Gore: a dash of old-fashioned gallantry and everyman slobbery


Associated Press

WASHINGTON – At 9,000 feet, Al Gore lay back on the rocks in the sun. On his mind: Machiavelli and chaos theory.

“You could see the wheels turning,” remembers Jim Frush, the climber who led Gore’s father-son expedition up 14,410-foot Mount Rainier two summers ago.

Forgetting – or ignoring – his lower-back pain, Gore let his thoughts race on aloud about the interrelation of chaos theory, environmentalism and spirituality.

Then, invoking Machiavelli, he refused to let one of the pros lighten his 60-pound pack and said he would push on with Albert III, then 17, to the summit only if each carried his own load.

“He didn’t believe the ends justified any means. He wanted to make the climb in good style,” said Frush.

In good style – a climber’s colloquialism that says as much about self pride as the desire for approval. Add discipline, a competitive one-ups-manship and a wonkish intellectualism (he researched the Rainier climb over eight months) and the offstage portrait of Gore pretty much resembles his public persona.

But it is not complete, say those close to him, without a dash of old-fashioned gallantry and everyman slobbery.

The good son who presents his mother with a flower corsage for family occasions big and small also bites his nails and, at least while camping, licks the dessert mixing bowl.

“It was instant pudding, pistachio, and the fluorescent green didn’t put Al off one bit,” recalled Frush. “But he did seem a little sheepish on the second night when he reached for the bowl again and went, ‘Well, uh, does anyone else want to lick the pot?’ “

Gore’s three daughters still coo over the 18-year-old memory of him carrying their mother up a long flight of stairs and into bed when she came home from the hospital with newborn Albert III.

“He’s very much a gentleman, you know, with me around the house,” said Tipper Gore, describing the two of them in matching easy chairs in the family room of the Naval Observatory’s vice presidential residence.

“I know he’s dog tired and he could be sitting down and doing something but will pop right up if I’ve got stuff in my lap and there’s something I need across the room.”

Mornings, he is the first one out of bed and down to breakfast in his robe. On Christmas mornings he’s been known to watch the clock from 5:30 to 6, eager to rouse everyone else and get started on presents.

Afternoons off, he shuffles around in a T-shirt, shorts and sandals. The crisply groomed Gore that America knows does not emerge until he’s ready to step out the door.

“Before that,” reported his wife, “he’s a general everyman slob.”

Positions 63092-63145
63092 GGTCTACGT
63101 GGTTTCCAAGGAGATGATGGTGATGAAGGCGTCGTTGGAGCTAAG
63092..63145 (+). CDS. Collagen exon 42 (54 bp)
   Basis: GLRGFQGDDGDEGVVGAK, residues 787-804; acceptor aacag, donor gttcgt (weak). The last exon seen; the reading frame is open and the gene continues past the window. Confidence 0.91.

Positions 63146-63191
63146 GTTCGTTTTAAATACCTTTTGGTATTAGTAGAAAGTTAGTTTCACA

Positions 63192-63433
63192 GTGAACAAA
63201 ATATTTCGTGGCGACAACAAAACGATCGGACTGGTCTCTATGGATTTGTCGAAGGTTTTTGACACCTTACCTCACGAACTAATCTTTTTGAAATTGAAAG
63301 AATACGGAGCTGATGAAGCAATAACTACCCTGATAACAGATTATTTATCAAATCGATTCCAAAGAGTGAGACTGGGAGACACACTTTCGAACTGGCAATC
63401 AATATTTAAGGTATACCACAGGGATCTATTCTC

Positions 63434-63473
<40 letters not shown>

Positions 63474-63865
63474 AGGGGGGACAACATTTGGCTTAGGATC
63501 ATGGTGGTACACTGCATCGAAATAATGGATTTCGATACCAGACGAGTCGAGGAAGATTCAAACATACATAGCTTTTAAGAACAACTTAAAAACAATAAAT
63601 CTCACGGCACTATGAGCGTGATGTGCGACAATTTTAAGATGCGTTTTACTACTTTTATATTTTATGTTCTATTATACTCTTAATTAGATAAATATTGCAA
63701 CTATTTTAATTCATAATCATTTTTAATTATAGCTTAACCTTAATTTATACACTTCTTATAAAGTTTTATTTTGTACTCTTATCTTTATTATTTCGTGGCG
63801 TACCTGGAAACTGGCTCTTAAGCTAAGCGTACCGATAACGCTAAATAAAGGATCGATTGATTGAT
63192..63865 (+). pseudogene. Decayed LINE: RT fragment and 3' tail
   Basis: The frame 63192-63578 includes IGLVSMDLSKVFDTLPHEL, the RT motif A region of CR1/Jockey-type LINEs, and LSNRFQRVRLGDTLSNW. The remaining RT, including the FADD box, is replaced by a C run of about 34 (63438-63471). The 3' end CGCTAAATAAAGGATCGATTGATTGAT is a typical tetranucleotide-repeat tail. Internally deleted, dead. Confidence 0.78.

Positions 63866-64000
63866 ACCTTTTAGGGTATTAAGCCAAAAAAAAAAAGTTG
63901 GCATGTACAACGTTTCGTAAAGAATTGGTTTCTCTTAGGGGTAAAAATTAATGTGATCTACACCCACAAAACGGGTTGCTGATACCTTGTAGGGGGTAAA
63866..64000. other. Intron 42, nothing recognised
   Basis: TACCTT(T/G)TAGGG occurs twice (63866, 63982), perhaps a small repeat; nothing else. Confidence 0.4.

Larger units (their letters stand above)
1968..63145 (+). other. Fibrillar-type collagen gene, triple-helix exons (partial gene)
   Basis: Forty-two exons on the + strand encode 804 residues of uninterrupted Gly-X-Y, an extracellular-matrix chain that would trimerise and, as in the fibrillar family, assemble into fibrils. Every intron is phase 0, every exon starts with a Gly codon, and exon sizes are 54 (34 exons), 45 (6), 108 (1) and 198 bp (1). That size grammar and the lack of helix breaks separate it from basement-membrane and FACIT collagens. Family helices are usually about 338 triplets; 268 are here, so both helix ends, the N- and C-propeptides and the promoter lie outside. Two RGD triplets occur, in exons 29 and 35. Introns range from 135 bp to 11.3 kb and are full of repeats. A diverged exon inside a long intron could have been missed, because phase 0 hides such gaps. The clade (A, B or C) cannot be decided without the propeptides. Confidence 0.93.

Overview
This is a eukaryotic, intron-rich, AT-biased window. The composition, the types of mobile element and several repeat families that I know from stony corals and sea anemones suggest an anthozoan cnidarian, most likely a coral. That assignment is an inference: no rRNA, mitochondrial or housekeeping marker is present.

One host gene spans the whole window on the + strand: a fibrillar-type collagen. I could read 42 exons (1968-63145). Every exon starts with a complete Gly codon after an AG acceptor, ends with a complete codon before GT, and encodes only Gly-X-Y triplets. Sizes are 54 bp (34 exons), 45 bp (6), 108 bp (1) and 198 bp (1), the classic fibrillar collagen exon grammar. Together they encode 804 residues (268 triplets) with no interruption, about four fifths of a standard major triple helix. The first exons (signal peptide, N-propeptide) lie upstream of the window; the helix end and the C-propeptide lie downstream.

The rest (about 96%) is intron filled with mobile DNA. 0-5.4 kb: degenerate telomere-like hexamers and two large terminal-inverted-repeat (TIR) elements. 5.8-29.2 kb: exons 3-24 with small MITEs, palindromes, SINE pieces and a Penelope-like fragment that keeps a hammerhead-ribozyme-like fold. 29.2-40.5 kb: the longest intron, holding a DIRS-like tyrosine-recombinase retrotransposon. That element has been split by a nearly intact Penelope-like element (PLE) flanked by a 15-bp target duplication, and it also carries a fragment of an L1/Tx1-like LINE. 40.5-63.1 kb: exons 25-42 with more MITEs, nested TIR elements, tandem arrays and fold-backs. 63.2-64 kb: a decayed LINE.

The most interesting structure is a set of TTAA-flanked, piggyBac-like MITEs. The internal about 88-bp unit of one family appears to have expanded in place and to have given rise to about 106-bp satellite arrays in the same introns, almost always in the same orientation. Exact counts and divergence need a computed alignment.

Who, apparently, makes everyman domestic mistakes.

As a practical-minded new homeowner in Tennessee’s farm country, Gore gift-wrapped a Weed Eater for the first birthday Tipper celebrated as Mrs. Gore. He still leans toward gadgetry when picking out gifts. Tipper Gore has the shrink-wrapped Palm Pilot and unused electronic Rolodex to prove it.

For their children, he rips gift ideas from a newspaper or magazine and hands them off to his wife, the better shopper in the family.

Gore has relished his own shopping for brother-in-law Frank Hunger who, ever since he emerged in tears from the children’s movie “Babe,” has been pelted with pig-themed birthday and Christmas gifts from a teasing Gore.

A “girl’s guy,” Gore helps with the dishes without being asked, sat through “The Piano” without complaint and has abided daughter Karenna’s yearslong boycott of the movie “Pretty Woman” for its happy hooker theme.

He asserts his “mark of manhood” in the family, as Tipper Gore put it, in hot pepper-eating contests with Hunger. Those who have vacationed with Gore on the slopes advise staying away from him when he is on skis: He can be reckless in his instinct to race.

Elsewhere, discipline guides his relaxation. If there’s talk of seeing a movie Saturday night, Gore has his nose in the newspaper first thing Saturday morning making a plan. If whims change through the day, Gore needs to be prodded off his plan. “We have to pile on,” Tipper Gore said with a laugh.

Few get to see Gore at ease this way. Unlike some schmoozing pols, free time is family time.

The only ballgames he regularly attends are his children’s school sports. Asked recently about his favorite indulgence, Gore said, “just water-skiing with the kids and floating or swimming.”

Copyright ©2000 Associated Press. All rights reserved. This material may not be published, broadcast, rewritten, or redistributed.

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